- Thulile Bhebhe told insurers her husband had died while on holiday in Zimbabwe
- But investigators found that he had been at work in London the very same day
- She was convicted of fraud by false representation in November 2018
- But Bhebhe lied on application form to secure new nursing job three weeks later
- She started new role day after attending hearing informing her of suspension
A mother-of-two nurse who faked her husband’s death in an “audacious” attempt to claim a £400,000 life insurance payout before she lied to get another job while suspended has been struck off.
Thulile Bhebhe, 52, told insurers Aviva that her partner Bekezela Bhebhe had suffered a pulmonary embolism while on holiday in Zimbabwe in August 2016.
She maintained the claim for more than a year before investigators found Bekezela, who was also a nurse, was still alive and had worked a day shift at Charing Cross Hospital in London on the day she claimed he had died.
Bhebhe was convicted of a single count of fraud by false representation at Central London Magistrates’ Court in November 2018.
But just three weeks later, she lied about her criminal conviction on a McMillian Healthcare application.
She subsequently took a job with Bristol NHS Trust just a day after attending a Nursing and Midwifery Council hearing in which she was made subject to an interim suspension order while the regulator probed her conviction.
Bhebhe, originally from South Africa completed 35 shifts over two months for the trust before internal checks found she was working illegally.
The nurse was sentenced to 24 months’ imprisonment, suspended for two years at Inner London Crown Court in March last year.
Her husband was cleared of the same offence at trial after a judge ruled there was no evidence that he had any knowledge of her fraudulent activity.
The court heard that Bhebhe, who had studied and worked in the UK for 14 years, was working for the NHS Direct phone services when she concocted the idea to forge her husband’s death certificate.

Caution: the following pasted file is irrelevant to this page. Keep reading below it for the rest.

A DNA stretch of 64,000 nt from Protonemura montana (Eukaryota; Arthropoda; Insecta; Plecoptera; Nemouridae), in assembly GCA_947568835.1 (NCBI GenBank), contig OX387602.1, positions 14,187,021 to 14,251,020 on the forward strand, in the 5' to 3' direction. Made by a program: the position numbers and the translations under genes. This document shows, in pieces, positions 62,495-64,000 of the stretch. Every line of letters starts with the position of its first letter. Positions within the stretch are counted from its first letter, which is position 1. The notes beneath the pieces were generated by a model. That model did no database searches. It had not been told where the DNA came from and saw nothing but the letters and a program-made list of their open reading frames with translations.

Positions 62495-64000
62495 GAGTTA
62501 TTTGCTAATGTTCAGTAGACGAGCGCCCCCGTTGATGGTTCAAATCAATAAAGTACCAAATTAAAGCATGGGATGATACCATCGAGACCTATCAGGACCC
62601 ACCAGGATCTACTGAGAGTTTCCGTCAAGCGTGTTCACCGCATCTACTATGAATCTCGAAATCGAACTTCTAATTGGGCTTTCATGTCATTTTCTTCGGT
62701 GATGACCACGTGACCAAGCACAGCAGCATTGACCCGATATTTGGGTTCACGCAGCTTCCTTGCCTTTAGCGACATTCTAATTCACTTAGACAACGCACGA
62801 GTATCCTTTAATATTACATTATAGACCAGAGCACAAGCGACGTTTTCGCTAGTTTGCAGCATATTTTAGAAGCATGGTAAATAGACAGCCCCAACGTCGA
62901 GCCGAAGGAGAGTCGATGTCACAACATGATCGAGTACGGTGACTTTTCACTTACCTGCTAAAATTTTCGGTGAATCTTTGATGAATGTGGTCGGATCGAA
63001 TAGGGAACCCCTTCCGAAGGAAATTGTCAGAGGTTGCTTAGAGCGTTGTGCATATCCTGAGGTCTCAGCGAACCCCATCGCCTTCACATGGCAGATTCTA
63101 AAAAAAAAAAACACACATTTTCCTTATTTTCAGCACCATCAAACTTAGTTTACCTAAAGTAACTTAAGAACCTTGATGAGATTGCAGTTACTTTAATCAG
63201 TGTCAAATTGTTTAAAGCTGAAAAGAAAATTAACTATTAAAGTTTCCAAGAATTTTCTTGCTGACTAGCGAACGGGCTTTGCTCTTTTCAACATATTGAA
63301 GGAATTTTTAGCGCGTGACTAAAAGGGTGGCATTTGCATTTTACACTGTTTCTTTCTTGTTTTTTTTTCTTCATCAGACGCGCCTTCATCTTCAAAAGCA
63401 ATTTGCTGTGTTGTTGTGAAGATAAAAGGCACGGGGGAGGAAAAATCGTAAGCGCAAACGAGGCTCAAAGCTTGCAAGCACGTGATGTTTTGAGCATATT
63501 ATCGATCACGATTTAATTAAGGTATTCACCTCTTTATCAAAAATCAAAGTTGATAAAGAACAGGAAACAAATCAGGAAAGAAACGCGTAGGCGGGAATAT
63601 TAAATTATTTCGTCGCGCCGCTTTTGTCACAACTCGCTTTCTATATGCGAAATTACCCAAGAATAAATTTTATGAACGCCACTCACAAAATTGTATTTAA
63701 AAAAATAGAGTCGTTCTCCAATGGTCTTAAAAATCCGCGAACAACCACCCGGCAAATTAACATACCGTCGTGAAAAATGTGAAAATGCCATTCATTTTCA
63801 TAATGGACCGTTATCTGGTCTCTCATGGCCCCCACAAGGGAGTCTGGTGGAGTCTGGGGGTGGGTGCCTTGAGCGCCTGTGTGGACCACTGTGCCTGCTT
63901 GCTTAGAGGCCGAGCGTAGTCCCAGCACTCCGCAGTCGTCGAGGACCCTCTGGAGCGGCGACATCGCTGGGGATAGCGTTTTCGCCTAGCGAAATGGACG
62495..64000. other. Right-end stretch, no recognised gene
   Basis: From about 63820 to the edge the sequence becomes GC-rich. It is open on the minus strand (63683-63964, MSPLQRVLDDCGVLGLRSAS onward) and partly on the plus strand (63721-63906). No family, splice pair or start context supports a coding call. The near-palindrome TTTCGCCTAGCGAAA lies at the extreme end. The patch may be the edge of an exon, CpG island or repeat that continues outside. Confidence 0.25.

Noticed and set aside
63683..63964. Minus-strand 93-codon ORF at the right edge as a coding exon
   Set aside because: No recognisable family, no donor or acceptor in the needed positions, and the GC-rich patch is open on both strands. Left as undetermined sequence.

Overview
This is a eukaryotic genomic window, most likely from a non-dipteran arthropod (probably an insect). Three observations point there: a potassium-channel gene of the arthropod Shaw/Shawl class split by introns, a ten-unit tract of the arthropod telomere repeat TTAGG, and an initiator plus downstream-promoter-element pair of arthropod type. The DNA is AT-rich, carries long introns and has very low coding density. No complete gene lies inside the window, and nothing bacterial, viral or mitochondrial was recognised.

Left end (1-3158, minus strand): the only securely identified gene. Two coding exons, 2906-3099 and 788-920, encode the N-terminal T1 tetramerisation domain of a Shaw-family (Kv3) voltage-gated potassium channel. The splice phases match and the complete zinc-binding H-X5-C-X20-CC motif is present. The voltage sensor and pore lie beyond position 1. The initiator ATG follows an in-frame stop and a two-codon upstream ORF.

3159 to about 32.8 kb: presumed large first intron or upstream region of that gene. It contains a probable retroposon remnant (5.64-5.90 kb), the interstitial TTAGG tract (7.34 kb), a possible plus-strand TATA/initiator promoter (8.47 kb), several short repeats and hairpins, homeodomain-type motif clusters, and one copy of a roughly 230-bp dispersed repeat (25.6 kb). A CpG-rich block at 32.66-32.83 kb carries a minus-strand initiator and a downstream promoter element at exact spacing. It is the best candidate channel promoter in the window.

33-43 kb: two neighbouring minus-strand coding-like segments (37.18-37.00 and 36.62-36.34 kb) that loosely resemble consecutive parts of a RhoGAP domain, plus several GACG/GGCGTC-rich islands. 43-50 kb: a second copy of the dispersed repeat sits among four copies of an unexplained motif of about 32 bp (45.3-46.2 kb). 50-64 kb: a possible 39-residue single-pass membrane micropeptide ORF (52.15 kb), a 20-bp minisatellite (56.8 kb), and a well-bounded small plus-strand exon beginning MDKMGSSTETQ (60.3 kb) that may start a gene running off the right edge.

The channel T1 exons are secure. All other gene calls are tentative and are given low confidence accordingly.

In September 2016, she sent Aviva a medical consent form and a medical certificate from a hospital in Zimbabwe claiming her husband has passed away on August 9.
But when Aviva investigators probed the claim in January 2017, they rang her husband’s workplace and found he had completed a shift on the very same day.
The couple were said to be in ‘dire financial straits’ owing tens of thousands of pounds in credit card debts, loans and tax.
Prosecutor Julian Pozimski said the case involved the provision of a life insurance policy worth a total of ‘£397, 153’.
But passing sentence last year, Judge Nigel Seed QC described Bhebhe’s life insurance claim as ‘an audacious fraud, but “sophisticated” is hardly the word one could apply to it’.
And following a Nursing and Midwifery misconduct hearing on May 27, she has now been struck off the medical register.
Panel chair Suzy Ashworth found that, following her conviction, Bhebhe ‘deliberately intended to conceal the existence’ of her fraud conviction on the McMillian Healthcare application form.
The panel concluded: “Your actions were significant departures from the standards expected of a registered nurse and are fundamentally incompatible with remaining on the register.
“The panel was of the view that the findings in this particular case demonstrate that your actions did raise fundamental questions about your professionalism and that to allow you to continue practising would undermine public confidence in the profession and in the NMC as a regulatory body.
“Balancing all of these factors and after taking into account all the evidence before it during this case, the panel determined that the appropriate and proportionate sanction is that of a striking-off order.
“Having regard to the effect of your actions in bringing the profession into disrepute by adversely affecting the public’s view of how a registered nurse should conduct themselves, the panel has concluded that nothing short of this would be sufficient in this case.
“The panel considered that your removal from the NMC register is necessary to mark the importance of maintaining public confidence in the profession, and to send to the public and the profession a clear message about the standard of behaviour required of a registered nurse.”